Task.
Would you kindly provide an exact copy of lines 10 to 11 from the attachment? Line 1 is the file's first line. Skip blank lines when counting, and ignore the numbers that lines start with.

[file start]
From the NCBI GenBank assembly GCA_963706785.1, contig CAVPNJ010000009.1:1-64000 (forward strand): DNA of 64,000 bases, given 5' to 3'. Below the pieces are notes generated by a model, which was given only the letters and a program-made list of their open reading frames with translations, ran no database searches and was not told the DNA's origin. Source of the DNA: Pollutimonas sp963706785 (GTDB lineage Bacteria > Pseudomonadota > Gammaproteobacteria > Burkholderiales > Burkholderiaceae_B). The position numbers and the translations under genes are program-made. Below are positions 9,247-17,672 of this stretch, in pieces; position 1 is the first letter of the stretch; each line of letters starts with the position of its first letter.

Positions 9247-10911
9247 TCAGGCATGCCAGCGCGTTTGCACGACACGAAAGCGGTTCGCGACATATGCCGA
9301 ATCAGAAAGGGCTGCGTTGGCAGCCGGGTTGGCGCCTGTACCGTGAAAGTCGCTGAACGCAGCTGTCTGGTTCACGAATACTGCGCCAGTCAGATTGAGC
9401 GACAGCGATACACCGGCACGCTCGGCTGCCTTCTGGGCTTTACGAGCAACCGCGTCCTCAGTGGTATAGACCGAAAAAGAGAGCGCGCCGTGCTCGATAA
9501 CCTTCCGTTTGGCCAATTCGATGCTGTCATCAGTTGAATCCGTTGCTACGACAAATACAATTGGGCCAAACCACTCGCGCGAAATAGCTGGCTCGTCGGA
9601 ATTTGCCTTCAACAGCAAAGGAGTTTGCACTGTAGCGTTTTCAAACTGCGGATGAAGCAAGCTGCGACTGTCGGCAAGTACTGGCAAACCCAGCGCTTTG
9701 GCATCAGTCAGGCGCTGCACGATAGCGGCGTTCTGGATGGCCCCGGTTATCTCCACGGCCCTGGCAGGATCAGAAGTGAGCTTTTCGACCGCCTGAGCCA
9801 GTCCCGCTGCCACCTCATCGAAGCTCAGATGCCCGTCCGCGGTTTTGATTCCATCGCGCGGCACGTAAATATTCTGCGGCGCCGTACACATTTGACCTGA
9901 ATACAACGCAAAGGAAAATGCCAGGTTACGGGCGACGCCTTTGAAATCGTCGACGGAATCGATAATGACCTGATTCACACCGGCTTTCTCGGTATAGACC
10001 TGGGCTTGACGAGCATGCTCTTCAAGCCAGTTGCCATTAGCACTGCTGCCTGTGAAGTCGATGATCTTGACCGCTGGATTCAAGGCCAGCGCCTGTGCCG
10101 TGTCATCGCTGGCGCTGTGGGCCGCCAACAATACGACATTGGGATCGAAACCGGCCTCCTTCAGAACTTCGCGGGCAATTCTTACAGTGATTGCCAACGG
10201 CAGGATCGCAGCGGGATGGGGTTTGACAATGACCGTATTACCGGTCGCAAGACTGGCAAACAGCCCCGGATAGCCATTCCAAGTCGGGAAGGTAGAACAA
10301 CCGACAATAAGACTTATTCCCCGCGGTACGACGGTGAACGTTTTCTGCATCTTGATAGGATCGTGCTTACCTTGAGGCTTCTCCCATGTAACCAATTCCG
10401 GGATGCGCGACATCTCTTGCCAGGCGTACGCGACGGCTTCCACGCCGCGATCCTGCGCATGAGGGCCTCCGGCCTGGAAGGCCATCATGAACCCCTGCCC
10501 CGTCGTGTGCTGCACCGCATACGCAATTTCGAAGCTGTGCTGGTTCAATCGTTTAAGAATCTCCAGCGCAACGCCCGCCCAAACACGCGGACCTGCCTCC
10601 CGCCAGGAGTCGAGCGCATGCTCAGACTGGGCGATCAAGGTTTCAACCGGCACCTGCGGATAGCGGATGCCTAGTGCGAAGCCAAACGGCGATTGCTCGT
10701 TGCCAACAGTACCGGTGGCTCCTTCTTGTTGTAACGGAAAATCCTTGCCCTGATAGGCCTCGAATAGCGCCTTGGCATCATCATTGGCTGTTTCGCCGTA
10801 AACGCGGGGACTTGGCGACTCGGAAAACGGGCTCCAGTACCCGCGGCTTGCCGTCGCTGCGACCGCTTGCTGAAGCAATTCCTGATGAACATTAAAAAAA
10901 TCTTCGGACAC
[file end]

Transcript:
9901 ATACAACGCAAAGGAAAATGCCAGGTTACGGGCGACGCCTTTGAAATCGTCGACGGAATCGATAATGACCTGATTCACACCGGCTTTCTCGGTATAGACC
10001 TGGGCTTGACGAGCATGCTCTTCAAGCCAGTTGCCATTAGCACTGCTGCCTGTGAAGTCGATGATCTTGACCGCTGGATTCAAGGCCAGCGCCTGTGCCG